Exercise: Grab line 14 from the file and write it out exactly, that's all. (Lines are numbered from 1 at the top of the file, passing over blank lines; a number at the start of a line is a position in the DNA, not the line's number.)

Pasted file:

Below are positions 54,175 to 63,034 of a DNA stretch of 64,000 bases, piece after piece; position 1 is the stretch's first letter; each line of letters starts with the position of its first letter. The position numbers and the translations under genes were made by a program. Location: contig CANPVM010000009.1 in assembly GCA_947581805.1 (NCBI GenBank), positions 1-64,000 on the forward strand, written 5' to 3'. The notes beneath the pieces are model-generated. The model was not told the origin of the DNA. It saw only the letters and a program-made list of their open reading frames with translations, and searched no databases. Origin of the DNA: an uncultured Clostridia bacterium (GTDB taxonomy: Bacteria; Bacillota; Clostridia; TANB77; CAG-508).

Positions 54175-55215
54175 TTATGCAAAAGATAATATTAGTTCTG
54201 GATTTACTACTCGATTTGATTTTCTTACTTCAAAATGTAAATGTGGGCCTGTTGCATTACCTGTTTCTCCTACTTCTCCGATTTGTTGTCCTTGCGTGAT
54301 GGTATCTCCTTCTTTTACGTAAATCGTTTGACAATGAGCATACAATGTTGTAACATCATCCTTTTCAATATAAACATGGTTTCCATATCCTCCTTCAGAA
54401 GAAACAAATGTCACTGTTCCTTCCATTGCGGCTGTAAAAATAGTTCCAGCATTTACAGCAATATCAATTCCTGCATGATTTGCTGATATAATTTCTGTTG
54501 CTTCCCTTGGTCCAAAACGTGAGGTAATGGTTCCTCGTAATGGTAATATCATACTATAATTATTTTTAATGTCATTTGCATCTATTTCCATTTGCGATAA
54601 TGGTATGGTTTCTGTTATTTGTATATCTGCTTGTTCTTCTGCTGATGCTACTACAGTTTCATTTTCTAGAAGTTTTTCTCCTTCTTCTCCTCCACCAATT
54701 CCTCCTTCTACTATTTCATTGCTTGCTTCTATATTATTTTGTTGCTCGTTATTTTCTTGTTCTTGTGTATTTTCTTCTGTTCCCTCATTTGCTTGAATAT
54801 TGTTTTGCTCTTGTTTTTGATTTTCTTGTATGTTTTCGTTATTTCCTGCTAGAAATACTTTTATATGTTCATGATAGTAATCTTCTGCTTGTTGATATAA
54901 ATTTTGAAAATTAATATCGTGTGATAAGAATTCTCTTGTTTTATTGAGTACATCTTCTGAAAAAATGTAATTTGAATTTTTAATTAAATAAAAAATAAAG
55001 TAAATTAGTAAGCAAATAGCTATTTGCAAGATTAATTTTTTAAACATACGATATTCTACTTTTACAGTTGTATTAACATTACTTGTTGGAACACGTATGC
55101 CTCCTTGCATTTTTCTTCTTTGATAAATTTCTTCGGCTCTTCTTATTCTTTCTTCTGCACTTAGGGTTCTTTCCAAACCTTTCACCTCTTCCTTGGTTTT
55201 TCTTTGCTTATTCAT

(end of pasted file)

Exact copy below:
55201 TCTTTGCTTATTCAT